A CLEAN POWER REVOLUTION [June] pointed out missed opportunities for Oregon to be a world leader in clean energy but overlooked one of the most promising of all. Removing excess woody biomass from overstocked federal forests would not only restore forest health and habitat and reduce fire danger, it also would provide a source of renewable energy and help revitalize rural economies. Oregon’s governor and two senators have called for such a strategy, and leaders of the Oregon Business Council, the Nature Conservancy, the Oregon departments of energy and forestry and the forest sector are pursuing this. It is an opportunity that should not be missed.
Mike Cloughesy, director of forestry
Oregon Forest Resources Institute, Portland
I was incredibly disappointed and insulted by your letter [FROM THE EDITOR, June]. I couldn’t believe what I was reading. I felt like our state business magazine had just been hijacked by a political activist. First of all, to use Europe as a role model for America is incredibly insulting. We set the benchmark in areas of commerce, technology, education, research, exploration and others. Secondly, I’m tired of comments about big, bad SUV’s when many of them get the same gas mileage as minivans. I’ve driven both, and they both got near identical miles to the gallon. So why don’t you have a problem with a minivan? Your negativity and political spin taint your argument. Your agenda is see-through and an incredible turn-off. So much so, I stopped at page 4, your page. Maybe next month I’ll try again and see if I can’t make it past page 4.
Dawn R. Kosinski, CPA
You sound like a liberal from Portland who has all the mass transportation needed to shed your fuel-guzzling automobile [FROM THE EDITOR, June]. However, the folks in the rural parts of Oregon don’t have the luxury of riding a train, bus or other public transportation. But they still help pay for Portland’s public transportation system. There is not enough biofuel to make a dent in our current needs and won’t be in the near future. Our wonderful governor has done nothing to help the situation. Ted Kulongoski wants to enact the California emission control standard in Oregon. The problem is, the fuel in California causes much less fuel mileage in all vehicles, some by as much as four miles per gallon. So the bottom line is they are using more fuel, driving the same amount of miles and putting more pollutants into the air. How is that making clean-energy progress? You sound as though you are on Kulongoski’s re-election committee.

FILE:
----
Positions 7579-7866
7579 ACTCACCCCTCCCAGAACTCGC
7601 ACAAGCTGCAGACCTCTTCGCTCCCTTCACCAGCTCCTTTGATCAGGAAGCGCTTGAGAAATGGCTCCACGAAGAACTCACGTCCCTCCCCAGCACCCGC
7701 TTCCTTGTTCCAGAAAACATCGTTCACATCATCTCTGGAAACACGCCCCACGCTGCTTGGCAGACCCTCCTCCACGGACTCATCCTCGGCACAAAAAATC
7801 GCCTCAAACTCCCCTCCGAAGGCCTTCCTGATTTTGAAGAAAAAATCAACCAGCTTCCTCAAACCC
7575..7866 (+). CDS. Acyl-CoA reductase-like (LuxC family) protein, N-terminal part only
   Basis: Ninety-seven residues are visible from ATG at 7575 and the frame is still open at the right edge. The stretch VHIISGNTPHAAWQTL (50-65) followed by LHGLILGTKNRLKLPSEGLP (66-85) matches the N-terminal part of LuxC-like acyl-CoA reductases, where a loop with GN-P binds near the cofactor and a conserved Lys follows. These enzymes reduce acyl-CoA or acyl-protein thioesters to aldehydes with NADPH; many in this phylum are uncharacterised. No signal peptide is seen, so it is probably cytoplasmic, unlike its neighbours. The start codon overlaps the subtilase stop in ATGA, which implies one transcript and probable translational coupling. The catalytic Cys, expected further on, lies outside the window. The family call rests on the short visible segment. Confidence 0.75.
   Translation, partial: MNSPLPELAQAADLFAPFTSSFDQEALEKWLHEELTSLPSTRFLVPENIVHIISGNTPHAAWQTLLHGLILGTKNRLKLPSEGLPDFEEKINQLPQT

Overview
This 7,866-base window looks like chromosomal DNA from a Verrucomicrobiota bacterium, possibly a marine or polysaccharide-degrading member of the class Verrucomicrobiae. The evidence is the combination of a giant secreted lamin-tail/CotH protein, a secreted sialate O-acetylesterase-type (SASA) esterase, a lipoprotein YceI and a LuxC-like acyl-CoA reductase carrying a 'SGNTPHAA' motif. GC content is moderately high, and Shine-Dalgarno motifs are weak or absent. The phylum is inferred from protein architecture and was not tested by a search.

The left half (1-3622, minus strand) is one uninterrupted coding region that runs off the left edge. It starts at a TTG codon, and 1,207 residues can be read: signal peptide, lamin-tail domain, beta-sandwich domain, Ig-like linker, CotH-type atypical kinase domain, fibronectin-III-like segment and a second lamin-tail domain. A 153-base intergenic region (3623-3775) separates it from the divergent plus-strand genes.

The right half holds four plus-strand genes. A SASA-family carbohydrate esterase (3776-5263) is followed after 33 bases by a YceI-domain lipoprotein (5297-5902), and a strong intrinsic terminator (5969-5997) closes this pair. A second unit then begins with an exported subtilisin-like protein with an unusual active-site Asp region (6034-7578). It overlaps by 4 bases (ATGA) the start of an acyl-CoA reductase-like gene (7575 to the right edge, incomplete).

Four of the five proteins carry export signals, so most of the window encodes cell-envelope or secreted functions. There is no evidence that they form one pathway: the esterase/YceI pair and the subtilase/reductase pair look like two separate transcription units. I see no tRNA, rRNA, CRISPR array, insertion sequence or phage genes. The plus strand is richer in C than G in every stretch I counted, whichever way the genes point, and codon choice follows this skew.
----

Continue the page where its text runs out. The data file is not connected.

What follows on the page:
Bill Christie, operations manager
Grange Cooperative Supply Assoc., Central Point
Great editorial in the June issue [FROM THE EDITOR, June]. It is hard to believe that politicians, from their own hand, have become so insignificant, inefficient and ineffective. Yet, they are leaving a huge negative mark on their own land. I think we ought to start charging the politicos a hefty surcharge to drive on the public highways. Perhaps that will spur them into action. Nothing else seems to have done so.
Reed Daugherity, assistant dean
Clatsop Community College, Astoria
Thank you for WHAT PRICE WILL WE PAY? [FROM THE EDITOR, June]. It seems unless we start advertising the effects of peak oil on a massive scale, the message just won’t get through in time to prepare for the economic hit when the petrodollar fails. If we can manage to stop thinking of business success in terms of growth, America will be at a starting point. Unfortunately, our system is only set up for growth. Sustainability is a respectable goal, but when the value of dollars drops, will sustainable products still offer comparable eco-friendly alternatives without charging premiums? If Oregon gets serious and quickly leads the charge with a localized new energy economy, we stand a much better chance of maintaining at least some semblance of modern life through upcoming energy shocks.
KPOJ AM 620, Portland
If you want to pay European prices for gas, take your “own hypocritically low-mileage pickup” and move over there [FROM THE EDITOR, June]. There are huge numbers of low- and middle-income people in this country who are being unnecessarily hurt by high fuel prices. The U.S. is floating on an ocean of oil and enormous amounts of natural gas. The “peak oil” situation has been created by people like you who can’t differentiate between Walt Disney and reality and people who make more money by restricting supply and driving up the price. I am in favor of alternative sources of energy. If home-owners would be given enough tax credits to put solar collectors on their houses, most houses in Oregon could heat their water and houses to a large extent by the sun. This would also make people much more independent, and I believe that is why we won’t see a serious push to harness this energy in each house.